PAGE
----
Episode 451: Daring Damsels of Darwin
The Darwin office of the North Australia Railroad was tucked away in a
corner of the town's modest commercial district, across the lane from a
hardware store. Like most colonial buildings in this part of Australia's
`Top End', it had a sturdy tiled roof and louvered windows to ensure
adequate ventilation during the Wet -- the torrential monsoons that ran
from November through March. These features were being pressed into
Clarice pushed aside the notepad on which she'd been sketching designs for
a marine reduction gear, and sighed. "I'm bored," she complained to Emily.
Her companion looked up from the typewriter she'd been reassembling.
"So am I," she conceded.
The two young women's attitude was understandable given the location of
their office. Darwin was the very end of the line -- the last stop before
the Timor Sea -- and even during the dry season, service was infrequent.
Now, with several portions of the line underwater, there was little for
its staff to do.
"I rather miss our time aboard the Flying Cloud," Emily added
wistfully. "That was fun!"
"You and Jenkins seemed to have a good time on Bikini Atoll," Clarice
quipped. "What were you doing on that honeymoon resort?"
"Go on!" said Emily. "We were spying on those German nationalists. And
you're hardly in position to talk. You had your eye on the Captain ever
since we went aboard."
Clarice frowned indignantly. "Give it away! The man's insufferable!"
"You suffered a visit to that honeymoon resort at Rabaul with the man.
And I saw how you looked at him when he rescued us at the secret air
station in the Northwest Territory."
"I was not looking at him!"
The intellectual content of the debate was saved from further decline by a
knock on the door. They turned to see their Aunt Prodigia enter.
Floorboards creaked beneath her boots. As well they might. No
architect could possibly have anticipated the challenge.
"G'day!" she announced in much the same tone of voice she might have used
to hail a passing steamship. "You sheilas look bored. Would you like to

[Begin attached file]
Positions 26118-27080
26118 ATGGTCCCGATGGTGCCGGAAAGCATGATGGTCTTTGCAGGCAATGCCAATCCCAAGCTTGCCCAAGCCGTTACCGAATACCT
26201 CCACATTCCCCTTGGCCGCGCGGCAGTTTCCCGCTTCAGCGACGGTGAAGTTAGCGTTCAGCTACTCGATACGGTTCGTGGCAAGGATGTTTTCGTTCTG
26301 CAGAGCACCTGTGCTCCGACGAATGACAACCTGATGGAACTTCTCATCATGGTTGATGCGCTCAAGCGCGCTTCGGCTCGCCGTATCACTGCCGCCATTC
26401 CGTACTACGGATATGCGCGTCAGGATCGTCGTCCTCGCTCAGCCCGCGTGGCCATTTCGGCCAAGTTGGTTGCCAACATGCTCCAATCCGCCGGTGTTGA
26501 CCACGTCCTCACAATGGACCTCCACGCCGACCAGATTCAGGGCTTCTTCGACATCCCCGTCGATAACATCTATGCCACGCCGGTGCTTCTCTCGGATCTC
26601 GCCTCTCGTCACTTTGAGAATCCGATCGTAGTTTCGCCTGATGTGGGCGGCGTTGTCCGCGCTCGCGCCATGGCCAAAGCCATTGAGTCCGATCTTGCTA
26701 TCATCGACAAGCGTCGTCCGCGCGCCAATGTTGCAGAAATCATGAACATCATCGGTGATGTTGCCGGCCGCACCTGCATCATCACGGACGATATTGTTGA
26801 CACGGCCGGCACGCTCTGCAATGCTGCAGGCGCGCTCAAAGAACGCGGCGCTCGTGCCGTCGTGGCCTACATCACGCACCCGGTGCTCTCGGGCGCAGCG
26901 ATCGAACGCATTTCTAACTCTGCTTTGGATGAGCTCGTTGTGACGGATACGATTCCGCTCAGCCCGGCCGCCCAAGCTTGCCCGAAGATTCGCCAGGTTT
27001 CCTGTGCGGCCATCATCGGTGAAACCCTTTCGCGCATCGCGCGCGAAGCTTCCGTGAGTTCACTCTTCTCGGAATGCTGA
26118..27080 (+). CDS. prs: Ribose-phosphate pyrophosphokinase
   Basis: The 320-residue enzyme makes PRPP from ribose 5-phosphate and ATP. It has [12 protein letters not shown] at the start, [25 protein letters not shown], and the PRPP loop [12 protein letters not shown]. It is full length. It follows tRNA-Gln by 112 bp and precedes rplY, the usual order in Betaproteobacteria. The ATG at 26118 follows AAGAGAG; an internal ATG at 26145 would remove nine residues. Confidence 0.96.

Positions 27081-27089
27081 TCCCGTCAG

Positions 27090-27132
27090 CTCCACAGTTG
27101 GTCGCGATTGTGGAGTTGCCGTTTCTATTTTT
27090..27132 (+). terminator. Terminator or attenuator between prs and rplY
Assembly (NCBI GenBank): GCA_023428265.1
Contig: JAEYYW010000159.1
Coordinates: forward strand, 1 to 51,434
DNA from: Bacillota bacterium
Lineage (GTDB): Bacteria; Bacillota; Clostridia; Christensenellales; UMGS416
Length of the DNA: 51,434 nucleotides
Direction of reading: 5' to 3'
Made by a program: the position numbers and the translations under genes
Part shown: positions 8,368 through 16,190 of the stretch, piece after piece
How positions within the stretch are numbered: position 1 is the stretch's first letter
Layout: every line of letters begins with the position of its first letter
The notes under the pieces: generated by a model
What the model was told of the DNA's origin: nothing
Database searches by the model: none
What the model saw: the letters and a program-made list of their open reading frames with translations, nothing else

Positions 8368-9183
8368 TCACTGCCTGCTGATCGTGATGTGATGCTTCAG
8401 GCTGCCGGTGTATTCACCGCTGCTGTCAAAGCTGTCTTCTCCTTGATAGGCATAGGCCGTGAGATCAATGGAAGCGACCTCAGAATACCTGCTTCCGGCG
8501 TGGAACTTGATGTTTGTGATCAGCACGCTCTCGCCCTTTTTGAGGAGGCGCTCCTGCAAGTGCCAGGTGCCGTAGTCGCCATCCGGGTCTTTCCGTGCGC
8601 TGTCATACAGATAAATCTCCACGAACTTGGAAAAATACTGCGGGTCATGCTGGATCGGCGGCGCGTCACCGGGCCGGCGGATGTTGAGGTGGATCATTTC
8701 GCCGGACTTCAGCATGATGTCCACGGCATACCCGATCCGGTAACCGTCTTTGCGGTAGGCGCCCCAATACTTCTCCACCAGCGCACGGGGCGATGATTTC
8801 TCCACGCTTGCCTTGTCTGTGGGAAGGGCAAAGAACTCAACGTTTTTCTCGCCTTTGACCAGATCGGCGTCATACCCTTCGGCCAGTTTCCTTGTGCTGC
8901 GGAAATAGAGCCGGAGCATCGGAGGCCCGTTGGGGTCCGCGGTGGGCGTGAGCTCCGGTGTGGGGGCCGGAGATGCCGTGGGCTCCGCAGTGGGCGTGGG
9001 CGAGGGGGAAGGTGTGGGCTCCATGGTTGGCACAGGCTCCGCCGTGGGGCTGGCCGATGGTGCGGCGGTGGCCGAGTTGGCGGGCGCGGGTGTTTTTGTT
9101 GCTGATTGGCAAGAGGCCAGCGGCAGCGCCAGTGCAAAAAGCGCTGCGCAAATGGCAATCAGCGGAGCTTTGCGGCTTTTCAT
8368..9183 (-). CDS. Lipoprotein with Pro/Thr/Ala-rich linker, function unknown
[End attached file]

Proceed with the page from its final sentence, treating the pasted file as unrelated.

join me for some yakker?"
Clarice and Emily exchanged a set of glances. Their aunts' suggestions
could be unpredictable. They might not want to seem too eager.
"Perhaps," Clarice replied cautiously. "What did you have in mind?"
"I'm taking the Herring out on a job tomorrow and I could use
someone handy with the machinery."
Clarice and Emily exchanged a second set of glances. Perhaps they might
want to seem eager after all. "Do tell!" said Emily.
"I'll be taking a gander at that grounded freighter Captain Everett came
across last July. If we could float her off, she'd be worth big bickies."
"What about the original owner?" Clarice asked, remembering that owner's
handiness with a battle axe.
"The ship was captured by pirates, who took the crew prisoner," said the
matron. "Under Admiralty law, capture of the crew by a hostile force
terminates their employment contract, leaving the vessel legally
abandoned, which makes it legitimate salvage."
It didn't take Clarice and Emily long to think this over. "When do we
leave?" they asked.
"Tomorrow on the morning tide."
The Stalking Herring was an oceangoing salvage tug, almost as sturdy
and powerful as her owner. Built by John Lewis and Sons of Glasgow shortly
after the War -- the Franco-Prussian one, not the recent conflagration -- she
was 148 feet long, 360 tons burden, with a triple-compound engine that had
produced 900 horsepower when new, and even more after Aunt Prodigia had made
some improvements. Originally the Lively of Bristol, she'd led a solid but
undistinguished career in the Atlantic and North Sea. The circumstances